By Justin Brown
December 31, 2016
As 2016 comes to a close, many people are welcoming the new year with trepidation after a number of incredibly transformative and surprising events during the year.
We saw the people of the United Kingdom decide to leave Europe in the Brexit vote. The USA went to the polls in November after a bitter presidential campaign to vote into power former reality television star Donald Trump.
2016 also seems to be the year the music died. In addition to Bowie, Prince, Glenn Frey, Leonard Cohen, Rick Parfitt and George Michael also passed away.
Towards the end of 2016, President-elect Trump alarmed many by seemingly advocating for a further nuclear arms build up.
The United States must greatly strengthen and expand its nuclear capability until such time as the world comes to its senses regarding nukes
Donald J. Trump (@realDonaldTrump) December 22, 2016
You can be forgiven for thinking that we live in incredibly dangerous and reactionary times. We see little in mainstream media which confronts this perspective. The same goes for social media, with fake news proliferating on Facebook and alarmist and fear-mongering content being shared more widely across the platform.
The fault isn’t entirely with mainstream and social media companies for creating a climate of fear and anxiety. Humans, apparently, are a gloomy species and are particularly susceptible to perspectives confirming their bias that the world is getting worse. As one case in point, when asked whether global poverty had increased, remained the same or decreased in the last 30 years, only 12% of Americans correctly answered that it had fallen.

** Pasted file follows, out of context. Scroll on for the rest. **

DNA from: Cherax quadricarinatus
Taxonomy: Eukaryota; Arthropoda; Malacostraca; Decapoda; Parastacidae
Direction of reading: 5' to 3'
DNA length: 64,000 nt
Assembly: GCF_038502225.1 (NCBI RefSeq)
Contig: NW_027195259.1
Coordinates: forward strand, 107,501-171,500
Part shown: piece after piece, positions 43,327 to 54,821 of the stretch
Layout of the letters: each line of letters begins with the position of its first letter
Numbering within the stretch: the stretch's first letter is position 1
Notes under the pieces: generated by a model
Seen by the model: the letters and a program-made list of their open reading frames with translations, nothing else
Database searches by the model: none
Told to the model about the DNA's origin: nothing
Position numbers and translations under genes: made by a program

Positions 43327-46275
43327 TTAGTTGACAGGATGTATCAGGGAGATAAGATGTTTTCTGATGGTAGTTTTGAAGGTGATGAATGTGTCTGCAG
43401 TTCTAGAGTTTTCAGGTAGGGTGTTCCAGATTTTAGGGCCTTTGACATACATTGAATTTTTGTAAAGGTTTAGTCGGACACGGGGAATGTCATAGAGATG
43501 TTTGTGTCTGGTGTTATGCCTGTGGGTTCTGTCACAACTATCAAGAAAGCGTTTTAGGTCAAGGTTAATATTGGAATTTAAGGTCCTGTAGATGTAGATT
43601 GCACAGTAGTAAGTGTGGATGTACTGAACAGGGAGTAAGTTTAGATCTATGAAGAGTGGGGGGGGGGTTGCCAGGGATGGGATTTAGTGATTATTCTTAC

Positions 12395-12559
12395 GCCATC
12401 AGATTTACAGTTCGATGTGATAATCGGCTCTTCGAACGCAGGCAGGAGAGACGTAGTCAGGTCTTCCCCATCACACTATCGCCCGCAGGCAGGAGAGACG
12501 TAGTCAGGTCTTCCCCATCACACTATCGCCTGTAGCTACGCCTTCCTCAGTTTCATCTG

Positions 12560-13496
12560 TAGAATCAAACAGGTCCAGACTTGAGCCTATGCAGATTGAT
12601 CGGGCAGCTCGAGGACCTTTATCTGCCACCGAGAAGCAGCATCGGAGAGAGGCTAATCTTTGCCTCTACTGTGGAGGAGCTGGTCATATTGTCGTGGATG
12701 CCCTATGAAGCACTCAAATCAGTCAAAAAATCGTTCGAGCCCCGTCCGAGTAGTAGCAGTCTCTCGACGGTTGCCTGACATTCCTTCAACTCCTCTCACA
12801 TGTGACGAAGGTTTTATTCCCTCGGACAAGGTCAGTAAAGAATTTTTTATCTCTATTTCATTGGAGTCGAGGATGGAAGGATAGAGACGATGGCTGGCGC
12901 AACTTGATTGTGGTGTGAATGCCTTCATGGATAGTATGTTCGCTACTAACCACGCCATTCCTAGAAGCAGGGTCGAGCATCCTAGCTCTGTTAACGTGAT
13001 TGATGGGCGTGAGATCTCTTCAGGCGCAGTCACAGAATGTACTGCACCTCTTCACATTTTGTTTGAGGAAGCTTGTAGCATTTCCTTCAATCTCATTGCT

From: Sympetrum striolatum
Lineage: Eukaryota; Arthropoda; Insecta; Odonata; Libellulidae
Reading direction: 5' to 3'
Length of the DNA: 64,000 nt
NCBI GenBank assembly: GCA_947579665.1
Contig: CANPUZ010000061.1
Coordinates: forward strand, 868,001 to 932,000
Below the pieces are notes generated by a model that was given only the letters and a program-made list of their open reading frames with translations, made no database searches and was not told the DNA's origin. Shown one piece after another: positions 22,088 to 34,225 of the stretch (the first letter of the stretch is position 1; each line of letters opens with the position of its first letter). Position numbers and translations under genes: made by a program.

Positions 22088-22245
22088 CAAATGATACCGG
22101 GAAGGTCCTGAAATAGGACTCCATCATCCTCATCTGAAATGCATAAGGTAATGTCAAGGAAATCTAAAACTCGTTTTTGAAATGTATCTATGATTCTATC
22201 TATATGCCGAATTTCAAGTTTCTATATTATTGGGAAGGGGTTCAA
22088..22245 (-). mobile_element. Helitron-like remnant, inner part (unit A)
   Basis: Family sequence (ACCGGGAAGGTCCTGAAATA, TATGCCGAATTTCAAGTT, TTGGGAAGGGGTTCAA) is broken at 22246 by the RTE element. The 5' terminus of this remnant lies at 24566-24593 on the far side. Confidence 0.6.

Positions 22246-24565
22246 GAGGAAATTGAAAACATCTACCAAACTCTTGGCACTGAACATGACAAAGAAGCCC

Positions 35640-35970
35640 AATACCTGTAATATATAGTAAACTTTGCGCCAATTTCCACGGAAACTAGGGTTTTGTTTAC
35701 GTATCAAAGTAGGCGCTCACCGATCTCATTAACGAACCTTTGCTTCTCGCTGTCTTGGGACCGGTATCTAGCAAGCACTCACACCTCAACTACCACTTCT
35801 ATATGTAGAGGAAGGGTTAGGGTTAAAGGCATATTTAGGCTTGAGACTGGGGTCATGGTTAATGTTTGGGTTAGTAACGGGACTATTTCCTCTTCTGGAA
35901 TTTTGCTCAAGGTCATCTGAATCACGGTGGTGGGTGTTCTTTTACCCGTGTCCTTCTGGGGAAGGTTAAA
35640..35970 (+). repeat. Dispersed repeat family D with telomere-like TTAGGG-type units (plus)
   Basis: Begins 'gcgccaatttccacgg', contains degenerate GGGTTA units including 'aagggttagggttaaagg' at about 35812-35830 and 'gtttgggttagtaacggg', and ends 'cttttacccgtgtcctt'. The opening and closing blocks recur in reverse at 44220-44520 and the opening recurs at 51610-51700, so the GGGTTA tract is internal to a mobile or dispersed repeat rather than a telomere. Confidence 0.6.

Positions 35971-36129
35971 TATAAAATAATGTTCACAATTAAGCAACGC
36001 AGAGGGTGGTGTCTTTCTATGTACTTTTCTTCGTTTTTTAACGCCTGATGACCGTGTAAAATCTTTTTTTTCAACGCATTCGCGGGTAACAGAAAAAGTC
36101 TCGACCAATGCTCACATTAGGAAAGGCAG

Our gloominess has political consequences. A whopping 81% of Donald Trump voters believed that life has grown worse in the past 50 years, and 61% of Britons voting to leave the European Union believe their children will be worse off than their parents.
Yet the reality is that life is getting much better for the vast majority of humans, and we may be living at the cusp of a global revolution of human thought where ideas can be shared impactfully by any member of humanity, rather than just the elite.
We have evidence that the world is getting unequivocally better. In the face of so much media telling us the opposite, let’s take a look.
Life expectancy around the world has steadily increased over the last 200 years. This has been driven by improvements in housing, sanitation and education, with mortality rates decreasing due to improvements in medicine. The trend continued with the development of vaccines and then antibiotics.